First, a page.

TUESDAY- Buddy Guy at The Shepherds Bush Empire.
Arriving early at the shop I found a bored looking teenager leaning against the wall outside. That'll be the work experience lad then. I said something like 'Hello mate, my name's Leigh', and he just looked blankly at me. He eventually made a noise that sounded a bit like 'Ben'. And we've got him with us for nearly two weeks... he came alive when he met Mike 'though- within seconds of meeting the pair of them were having a shredding* competition in the corner. It might have been nice if they'd done a bit of work or served a customer but I guess you can't have everything. Towards the end of the day my old schoolmate Tim came in to buy a guitar for his son Tom and bought with him a picture of the two of us when we were both eleven, the same age as Tom- I didn't recognise myself.
A day such as this needs an antidote and fortunately it had one in the form of Buddy Guy who was playing at the Shepherds Bush Empire. Despite the best efforts of the Central Line myself and Shirley got to our seats in the first balcony just as support act Foy Vance was taking to the stage. It's hard to describe what he does here- he uses sampling to create vocal and guitar loops which he then plays along with. He reminded me of Tom Waits which is no bad thing- well worth catching again methinks.
I'd never seen Buddy Guy before and he certainly didn't disappoint in any way- with a guitar sound that could politely be described as 'blistering' he gave a magnificent performance that was riveting both musically and visually. There's always an odd contradiction here for me- so many of the blues players are also great showmen, which I often find to be at odds with many of the lyrical themes; somehow Mr. Guy got the mixture just right. At one point he walked offstage still soloing, only to re-appear in the downstairs audience (cue pandemonium) for a couple of verses; he then disappeared from our view before suddenly walking right past me (I was sitting on the right-hand end of a row) still soloing. Incredible. He sang a verse from the front of the balcony, then walked back past me with the words 'where's the way out, man?' A great moment.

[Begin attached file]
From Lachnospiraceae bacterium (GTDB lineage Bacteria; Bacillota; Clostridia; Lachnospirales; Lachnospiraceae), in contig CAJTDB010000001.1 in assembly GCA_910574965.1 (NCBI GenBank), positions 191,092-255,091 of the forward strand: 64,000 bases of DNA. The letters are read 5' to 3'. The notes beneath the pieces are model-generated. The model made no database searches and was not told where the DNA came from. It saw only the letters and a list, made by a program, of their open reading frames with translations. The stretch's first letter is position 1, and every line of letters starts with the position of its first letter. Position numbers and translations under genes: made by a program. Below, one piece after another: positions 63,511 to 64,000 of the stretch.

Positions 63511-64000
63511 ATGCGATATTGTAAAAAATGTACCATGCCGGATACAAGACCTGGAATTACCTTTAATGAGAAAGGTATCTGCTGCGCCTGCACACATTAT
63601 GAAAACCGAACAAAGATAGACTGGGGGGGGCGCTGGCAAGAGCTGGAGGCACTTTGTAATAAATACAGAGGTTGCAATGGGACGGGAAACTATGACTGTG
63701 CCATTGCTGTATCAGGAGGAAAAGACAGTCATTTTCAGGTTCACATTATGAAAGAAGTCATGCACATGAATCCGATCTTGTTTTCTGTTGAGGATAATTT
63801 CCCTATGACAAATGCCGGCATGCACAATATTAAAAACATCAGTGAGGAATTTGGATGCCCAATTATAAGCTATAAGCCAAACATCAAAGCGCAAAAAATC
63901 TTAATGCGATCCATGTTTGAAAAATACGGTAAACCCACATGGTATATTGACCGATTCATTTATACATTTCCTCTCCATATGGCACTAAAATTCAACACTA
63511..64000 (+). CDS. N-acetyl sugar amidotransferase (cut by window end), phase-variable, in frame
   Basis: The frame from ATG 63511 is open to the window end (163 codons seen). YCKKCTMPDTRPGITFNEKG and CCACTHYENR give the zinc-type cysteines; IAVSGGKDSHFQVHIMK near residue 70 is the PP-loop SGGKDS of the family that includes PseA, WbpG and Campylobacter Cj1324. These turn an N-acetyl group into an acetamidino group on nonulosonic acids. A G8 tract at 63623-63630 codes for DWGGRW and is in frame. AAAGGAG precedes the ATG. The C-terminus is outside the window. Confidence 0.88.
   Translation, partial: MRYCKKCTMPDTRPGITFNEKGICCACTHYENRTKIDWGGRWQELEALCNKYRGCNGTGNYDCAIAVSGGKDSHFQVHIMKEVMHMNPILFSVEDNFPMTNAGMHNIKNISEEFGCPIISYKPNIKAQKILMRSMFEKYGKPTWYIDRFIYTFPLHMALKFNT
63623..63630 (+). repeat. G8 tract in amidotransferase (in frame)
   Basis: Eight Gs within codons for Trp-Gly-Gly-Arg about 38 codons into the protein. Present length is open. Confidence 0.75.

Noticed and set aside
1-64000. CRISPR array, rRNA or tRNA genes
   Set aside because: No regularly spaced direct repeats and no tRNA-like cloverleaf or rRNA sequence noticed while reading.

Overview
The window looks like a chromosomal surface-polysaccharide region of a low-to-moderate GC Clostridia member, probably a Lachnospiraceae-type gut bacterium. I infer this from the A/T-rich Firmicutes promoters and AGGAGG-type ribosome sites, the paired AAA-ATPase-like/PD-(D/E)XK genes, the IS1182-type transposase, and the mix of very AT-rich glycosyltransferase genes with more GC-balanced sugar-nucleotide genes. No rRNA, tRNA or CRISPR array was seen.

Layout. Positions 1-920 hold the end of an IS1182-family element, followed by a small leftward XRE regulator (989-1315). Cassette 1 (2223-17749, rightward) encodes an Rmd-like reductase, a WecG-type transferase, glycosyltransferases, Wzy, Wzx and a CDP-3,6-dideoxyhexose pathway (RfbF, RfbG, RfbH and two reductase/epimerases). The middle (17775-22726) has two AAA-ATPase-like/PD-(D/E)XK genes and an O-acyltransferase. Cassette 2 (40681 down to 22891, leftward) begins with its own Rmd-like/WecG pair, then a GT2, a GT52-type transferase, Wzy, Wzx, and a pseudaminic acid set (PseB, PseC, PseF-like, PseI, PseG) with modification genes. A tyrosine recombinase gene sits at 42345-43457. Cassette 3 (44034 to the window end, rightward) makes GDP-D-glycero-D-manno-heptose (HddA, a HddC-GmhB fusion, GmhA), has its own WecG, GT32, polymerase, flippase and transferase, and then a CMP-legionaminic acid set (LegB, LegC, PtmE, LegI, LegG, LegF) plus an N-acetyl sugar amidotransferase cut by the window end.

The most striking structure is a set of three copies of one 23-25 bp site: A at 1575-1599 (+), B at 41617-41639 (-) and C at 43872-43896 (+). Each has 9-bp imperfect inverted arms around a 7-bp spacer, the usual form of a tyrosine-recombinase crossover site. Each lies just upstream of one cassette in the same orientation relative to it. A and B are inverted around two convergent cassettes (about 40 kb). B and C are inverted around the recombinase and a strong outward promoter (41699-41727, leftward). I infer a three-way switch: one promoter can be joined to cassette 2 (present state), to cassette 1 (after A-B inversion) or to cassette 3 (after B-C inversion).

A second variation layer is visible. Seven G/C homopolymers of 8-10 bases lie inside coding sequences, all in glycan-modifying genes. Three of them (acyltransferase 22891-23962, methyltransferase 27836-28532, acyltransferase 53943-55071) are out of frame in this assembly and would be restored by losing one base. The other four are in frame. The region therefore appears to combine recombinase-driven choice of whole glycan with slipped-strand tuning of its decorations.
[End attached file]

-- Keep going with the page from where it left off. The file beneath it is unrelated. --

Back on stage he spoke of how the young British bands of the 1960's had bought people like him to our attention over here, then told of a young man playing in New York at that time who went on to 'blow everyone away', played the introduction to 'Voodoo Chile', sounding exactly like Hendrix, not a bit like him but EXACTLY like him because of course this is where Jimi got it from- and at that point it hit me, this is where 'it' came from, here and from Muddy Waters, Howlin' Wolf, Albert, B.B. and Freddie King and so many others, these guys are the real deal, THIS is the blues. And I shed a tear. And I just shed another one as I typed that. A fantastic show.

*For those of you lucky enough not to know, 'shredding' is a term often used to describe the high-velocity, high-distortion playing of the likes of Steve Vai, Joe Satriani and that well-known comedy of errors, Yngwie Malmsteen. For what my opinion's worth- whilst I appreciate the virtuosity of the players involved, and the amount of work that goes into getting to that level of competence, I personally think that players like Paul Kossoff, Jeff Beck and, yes, Buddy Guy say more with one note than the average shredder says in their entire career. Put it this way- no shredder ever moved me to tears- well, not of emotion anyway...